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Tulane archive gets piece of jazz history

February 20, 2017 12:15 PM
Hannah Dean newwave@tulane.edu
Gary Edwards Jr., shows off his shirt featuring the Original Dixieland Jazz Band. His great-grandfather, the late Eddie Edwards, was a jazz trombonist and original member of the band whose papers were recently donated to the Hogan Jazz Archive at Tulane University. (Photo by Paula Burch-Celentano)


The family of Eddie Edwards, jazz trombonist and member of the Original Dixieland Jazz Band, has donated a collection of his personal papers and items to the Tulane University Hogan Jazz Archive. The timing of the donation also commemorates the Original Dixieland Jazz Band’s recording of the first jazz record on Feb. 26, 1917 in New York City.

Edwards, a New Orleans native, began playing with Dixieland in 1916, returning to play with them several times throughout his career. Edwards’ personal papers include scrapbooks with Dixieland memorabilia, diaries and correspondence between band members and recording studios.

“This collection adds insight into the dynamics of Dixieland, and what was happening in the New Orleans jazz scene at the time,” said Bruce Raeburn, director of Special Collections and curator of the Hogan Jazz Archive. Raeburn said that collection already includes the papers of fellow band member Nick LaRocca so the addition of Edwards’ will allow for new perspectives on the band’s development.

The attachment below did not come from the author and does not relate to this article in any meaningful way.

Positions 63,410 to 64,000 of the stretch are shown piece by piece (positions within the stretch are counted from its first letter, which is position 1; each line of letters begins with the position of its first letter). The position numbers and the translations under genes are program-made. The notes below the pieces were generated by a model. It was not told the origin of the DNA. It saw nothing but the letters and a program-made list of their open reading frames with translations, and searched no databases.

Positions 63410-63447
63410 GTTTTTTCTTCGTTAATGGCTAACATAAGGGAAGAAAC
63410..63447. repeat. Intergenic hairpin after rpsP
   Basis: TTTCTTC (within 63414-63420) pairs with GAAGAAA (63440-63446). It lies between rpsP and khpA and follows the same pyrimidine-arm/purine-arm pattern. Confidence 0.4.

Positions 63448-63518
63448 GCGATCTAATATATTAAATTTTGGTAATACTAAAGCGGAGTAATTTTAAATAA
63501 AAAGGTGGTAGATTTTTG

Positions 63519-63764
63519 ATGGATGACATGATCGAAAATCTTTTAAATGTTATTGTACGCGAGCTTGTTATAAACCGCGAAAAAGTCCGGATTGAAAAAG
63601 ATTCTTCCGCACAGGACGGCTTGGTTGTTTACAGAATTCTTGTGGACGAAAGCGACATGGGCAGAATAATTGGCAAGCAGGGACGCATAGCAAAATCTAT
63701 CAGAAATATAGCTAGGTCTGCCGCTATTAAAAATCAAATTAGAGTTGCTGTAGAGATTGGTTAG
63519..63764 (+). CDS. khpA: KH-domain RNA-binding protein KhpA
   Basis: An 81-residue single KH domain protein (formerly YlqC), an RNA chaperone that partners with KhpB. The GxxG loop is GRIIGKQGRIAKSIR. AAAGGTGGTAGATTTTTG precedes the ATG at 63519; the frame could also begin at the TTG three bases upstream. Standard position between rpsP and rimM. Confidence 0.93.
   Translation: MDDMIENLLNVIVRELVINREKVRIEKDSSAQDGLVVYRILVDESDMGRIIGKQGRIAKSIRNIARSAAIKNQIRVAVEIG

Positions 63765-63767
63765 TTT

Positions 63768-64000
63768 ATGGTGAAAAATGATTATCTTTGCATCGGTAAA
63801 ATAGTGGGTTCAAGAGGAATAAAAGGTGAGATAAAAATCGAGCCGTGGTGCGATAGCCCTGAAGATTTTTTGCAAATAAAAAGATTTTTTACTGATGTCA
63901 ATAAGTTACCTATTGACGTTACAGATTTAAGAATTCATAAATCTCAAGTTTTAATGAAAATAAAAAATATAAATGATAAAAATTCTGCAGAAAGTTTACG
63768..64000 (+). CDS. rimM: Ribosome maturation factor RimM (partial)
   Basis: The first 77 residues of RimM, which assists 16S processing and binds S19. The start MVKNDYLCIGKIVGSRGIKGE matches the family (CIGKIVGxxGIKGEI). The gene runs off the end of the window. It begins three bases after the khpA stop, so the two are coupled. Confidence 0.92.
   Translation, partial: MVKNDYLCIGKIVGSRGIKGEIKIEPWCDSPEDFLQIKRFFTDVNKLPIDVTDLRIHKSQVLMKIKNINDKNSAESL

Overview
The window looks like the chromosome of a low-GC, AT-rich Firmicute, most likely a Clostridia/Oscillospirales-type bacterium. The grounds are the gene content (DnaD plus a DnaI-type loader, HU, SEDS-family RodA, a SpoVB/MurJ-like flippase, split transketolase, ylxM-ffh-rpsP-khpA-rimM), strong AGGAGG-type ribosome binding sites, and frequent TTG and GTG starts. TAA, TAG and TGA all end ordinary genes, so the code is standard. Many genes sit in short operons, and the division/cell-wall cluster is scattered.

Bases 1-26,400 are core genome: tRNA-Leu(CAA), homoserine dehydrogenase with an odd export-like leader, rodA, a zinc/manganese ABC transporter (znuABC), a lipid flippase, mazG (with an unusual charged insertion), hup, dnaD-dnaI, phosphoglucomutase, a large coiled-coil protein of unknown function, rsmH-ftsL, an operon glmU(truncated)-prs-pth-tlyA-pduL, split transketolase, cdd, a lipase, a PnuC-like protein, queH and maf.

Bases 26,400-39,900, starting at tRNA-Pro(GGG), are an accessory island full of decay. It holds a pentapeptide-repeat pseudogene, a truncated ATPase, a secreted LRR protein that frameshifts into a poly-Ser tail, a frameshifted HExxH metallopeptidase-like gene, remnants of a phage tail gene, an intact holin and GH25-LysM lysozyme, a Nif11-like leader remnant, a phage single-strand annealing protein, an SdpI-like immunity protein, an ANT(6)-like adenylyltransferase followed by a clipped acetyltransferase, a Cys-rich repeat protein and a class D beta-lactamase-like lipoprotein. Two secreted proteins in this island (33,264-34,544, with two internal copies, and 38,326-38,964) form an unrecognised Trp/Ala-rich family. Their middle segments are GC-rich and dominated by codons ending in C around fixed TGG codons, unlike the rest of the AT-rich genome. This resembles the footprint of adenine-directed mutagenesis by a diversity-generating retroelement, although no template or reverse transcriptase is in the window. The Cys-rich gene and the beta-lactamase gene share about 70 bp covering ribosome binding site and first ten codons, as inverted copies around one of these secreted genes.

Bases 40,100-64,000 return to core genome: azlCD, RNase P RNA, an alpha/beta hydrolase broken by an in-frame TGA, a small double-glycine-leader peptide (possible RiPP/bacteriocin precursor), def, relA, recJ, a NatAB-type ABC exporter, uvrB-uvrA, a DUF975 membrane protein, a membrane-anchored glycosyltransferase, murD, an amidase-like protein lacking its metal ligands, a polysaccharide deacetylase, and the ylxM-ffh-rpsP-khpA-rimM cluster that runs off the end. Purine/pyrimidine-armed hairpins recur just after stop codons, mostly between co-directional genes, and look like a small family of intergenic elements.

“This collection adds insight into the dynamics of Dixieland, and what was happening in the New Orleans jazz scene at the time.”

Bruce Raeburn

Dixieland’s recording of the first jazz record is crucial to the history of American popular music, said Raeburn. Though newspapers at the time called the music “disorganized organization,” this record sold 1.5 million copies and traveled around the world. “It marked the beginning of the mass popularity of American music in the 20th century.”

The donation was commemorated with a celebration in Jones Hall on the uptown campus with Edwards’  family in attendance. The band’s first jazz record was played on a Victrola phonograph refurbished by Hogan researcher John McCusker followed by words from the family on Edwards’ legacy. Raeburn praised the dedication of the family to preserving Edwards’ materials noting that the archive does not often see such high levels of family participation in a donation.

Hannah Dean is a senior majoring in political science and Latin American studies.